I want to call the man who invented the snooze button
every nine minutes for the rest of his life.
"What?" he'll say. "What is it? What do you want?"
"Nothing," I'll say. "I'll tell you later."
- - -
Ever wonder why most snooze buttons are set to silence the alarm for 9 minutes instead of another, more psychologically appealing (that is, rounder) number? Turns out the answer has very little to do with psychology and has all to do with Switzerland. Maybe not Switzerland, but clockmakers. One can't be a clockmaker if one isn't Swiss, right?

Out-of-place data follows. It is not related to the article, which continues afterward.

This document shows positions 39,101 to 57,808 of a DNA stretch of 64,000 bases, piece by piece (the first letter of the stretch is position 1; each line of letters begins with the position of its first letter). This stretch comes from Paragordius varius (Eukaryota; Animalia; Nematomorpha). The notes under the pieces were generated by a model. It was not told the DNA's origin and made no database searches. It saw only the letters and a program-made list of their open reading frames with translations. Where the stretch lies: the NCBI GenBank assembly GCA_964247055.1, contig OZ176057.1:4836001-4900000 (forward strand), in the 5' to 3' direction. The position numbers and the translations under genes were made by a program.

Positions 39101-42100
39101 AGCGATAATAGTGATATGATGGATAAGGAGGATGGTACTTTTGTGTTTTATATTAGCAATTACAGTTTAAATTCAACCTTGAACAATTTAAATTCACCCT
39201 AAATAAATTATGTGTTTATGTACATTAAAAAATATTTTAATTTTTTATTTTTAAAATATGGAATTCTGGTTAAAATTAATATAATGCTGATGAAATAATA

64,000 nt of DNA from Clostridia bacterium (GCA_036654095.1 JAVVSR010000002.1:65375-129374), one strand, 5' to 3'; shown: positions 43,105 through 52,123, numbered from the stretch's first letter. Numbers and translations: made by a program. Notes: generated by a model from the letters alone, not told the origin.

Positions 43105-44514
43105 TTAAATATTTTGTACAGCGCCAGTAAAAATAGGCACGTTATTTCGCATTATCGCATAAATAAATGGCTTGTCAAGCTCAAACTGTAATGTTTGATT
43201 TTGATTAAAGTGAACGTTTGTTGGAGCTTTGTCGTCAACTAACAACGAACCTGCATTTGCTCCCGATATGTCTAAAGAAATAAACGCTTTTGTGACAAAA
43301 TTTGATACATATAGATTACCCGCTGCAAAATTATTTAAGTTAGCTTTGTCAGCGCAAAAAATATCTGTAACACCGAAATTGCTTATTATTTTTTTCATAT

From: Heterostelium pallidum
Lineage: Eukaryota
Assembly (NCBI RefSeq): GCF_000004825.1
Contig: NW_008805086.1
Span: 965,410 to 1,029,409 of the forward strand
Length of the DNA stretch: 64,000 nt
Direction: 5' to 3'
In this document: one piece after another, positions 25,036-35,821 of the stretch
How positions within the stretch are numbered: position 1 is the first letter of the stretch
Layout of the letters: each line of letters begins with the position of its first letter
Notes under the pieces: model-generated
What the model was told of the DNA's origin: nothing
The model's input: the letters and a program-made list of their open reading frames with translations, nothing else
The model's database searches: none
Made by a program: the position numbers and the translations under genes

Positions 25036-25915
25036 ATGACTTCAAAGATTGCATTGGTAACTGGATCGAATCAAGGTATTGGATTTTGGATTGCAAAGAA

Back when clocks actually had gears, every single cog, spring and wheel within a timepiece was standardized so that parts could be easily swapped from clock to clock in order to facilitate repairs. The invention of the snooze button threw a wrench into the works of clock design - due to the sizes of the available gears the only times physically possible for the snooze to function at were slightly under 10 minutes or slightly over it - 10 minutes on the nose wasn't doable. It was assumed that the first choice was more appealing (read: marketable) and the time was set at 9-something.
With the advent of electronic clocks, 9 minutes and change became 9 minutes exactly. It was what people were used to and seemed easiest to just chop off the extra seconds.